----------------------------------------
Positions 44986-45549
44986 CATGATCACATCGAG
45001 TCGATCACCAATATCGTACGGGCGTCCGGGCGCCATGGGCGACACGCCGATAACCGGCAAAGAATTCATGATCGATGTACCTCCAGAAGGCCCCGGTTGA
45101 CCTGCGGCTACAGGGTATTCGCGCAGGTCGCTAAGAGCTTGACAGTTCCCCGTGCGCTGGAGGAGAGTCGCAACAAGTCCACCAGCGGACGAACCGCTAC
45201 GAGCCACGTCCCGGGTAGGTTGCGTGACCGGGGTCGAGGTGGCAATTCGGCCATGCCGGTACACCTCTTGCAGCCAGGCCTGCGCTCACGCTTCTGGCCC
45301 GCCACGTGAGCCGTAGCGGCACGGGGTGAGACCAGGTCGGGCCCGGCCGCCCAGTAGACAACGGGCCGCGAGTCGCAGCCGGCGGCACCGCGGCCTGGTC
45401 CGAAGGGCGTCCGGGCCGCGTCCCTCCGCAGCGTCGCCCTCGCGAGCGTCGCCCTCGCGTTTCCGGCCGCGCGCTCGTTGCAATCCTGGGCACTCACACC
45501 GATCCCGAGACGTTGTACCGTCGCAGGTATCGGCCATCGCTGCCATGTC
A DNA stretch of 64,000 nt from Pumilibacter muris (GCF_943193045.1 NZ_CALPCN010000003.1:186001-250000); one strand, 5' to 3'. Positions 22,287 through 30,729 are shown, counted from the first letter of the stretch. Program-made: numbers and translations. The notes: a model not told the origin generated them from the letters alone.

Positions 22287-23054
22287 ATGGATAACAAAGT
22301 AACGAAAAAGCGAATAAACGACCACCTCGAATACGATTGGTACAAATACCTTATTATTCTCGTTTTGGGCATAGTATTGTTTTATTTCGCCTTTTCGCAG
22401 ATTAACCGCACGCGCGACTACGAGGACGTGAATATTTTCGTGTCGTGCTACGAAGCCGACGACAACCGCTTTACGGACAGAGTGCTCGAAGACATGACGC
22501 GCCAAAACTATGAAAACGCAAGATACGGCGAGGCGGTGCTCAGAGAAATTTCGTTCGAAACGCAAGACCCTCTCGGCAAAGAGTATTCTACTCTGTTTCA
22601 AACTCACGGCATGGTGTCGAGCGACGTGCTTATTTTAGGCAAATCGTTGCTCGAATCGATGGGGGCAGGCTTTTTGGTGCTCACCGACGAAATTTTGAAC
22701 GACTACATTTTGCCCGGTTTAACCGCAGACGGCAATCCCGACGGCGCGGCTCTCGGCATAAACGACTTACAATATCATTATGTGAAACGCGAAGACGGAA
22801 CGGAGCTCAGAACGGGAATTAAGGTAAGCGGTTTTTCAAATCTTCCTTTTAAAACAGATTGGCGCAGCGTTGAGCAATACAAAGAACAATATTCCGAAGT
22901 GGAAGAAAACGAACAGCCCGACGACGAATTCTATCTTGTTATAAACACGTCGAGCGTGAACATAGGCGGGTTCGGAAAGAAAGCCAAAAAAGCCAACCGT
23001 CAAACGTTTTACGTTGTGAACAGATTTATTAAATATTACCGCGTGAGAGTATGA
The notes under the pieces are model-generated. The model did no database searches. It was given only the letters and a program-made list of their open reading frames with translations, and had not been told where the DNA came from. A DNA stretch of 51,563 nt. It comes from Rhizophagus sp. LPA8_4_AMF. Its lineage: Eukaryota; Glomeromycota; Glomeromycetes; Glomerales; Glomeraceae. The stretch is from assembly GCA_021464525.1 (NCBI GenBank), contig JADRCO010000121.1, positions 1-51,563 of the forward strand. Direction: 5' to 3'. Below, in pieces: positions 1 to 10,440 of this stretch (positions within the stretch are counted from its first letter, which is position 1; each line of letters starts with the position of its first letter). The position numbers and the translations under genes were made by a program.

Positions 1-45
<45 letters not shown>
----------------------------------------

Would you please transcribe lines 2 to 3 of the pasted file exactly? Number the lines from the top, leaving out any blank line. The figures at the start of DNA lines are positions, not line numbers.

44986 CATGATCACATCGAG
45001 TCGATCACCAATATCGTACGGGCGTCCGGGCGCCATGGGCGACACGCCGATAACCGGCAAAGAATTCATGATCGATGTACCTCCAGAAGGCCCCGGTTGA